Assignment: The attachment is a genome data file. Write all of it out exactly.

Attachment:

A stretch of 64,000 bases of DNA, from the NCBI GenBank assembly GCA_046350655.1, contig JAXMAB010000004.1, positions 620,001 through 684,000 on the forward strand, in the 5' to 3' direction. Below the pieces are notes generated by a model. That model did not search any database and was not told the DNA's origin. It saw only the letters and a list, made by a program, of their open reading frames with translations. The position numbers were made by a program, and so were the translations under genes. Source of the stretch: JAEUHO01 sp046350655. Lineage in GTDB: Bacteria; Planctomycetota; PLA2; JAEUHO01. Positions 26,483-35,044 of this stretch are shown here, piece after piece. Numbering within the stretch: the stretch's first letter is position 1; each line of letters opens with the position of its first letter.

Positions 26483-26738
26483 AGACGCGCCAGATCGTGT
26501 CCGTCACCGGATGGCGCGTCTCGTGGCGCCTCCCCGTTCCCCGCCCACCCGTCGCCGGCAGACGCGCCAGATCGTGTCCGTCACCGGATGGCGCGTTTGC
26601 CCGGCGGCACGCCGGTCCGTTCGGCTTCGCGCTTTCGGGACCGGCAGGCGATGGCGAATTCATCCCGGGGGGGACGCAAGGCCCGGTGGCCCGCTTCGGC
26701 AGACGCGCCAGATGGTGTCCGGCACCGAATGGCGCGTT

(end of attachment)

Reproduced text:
A stretch of 64,000 bases of DNA, from the NCBI GenBank assembly GCA_046350655.1, contig JAXMAB010000004.1, positions 620,001 through 684,000 on the forward strand, in the 5' to 3' direction. Below the pieces are notes generated by a model. That model did not search any database and was not told the DNA's origin. It saw only the letters and a list, made by a program, of their open reading frames with translations. The position numbers were made by a program, and so were the translations under genes. Source of the stretch: JAEUHO01 sp046350655. Lineage in GTDB: Bacteria; Planctomycetota; PLA2; JAEUHO01. Positions 26,483-35,044 of this stretch are shown here, piece after piece. Numbering within the stretch: the stretch's first letter is position 1; each line of letters opens with the position of its first letter.

Positions 26483-26738
26483 AGACGCGCCAGATCGTGT
26501 CCGTCACCGGATGGCGCGTCTCGTGGCGCCTCCCCGTTCCCCGCCCACCCGTCGCCGGCAGACGCGCCAGATCGTGTCCGTCACCGGATGGCGCGTTTGC
26601 CCGGCGGCACGCCGGTCCGTTCGGCTTCGCGCTTTCGGGACCGGCAGGCGATGGCGAATTCATCCCGGGGGGGACGCAAGGCCCGGTGGCCCGCTTCGGC
26701 AGACGCGCCAGATGGTGTCCGGCACCGAATGGCGCGTT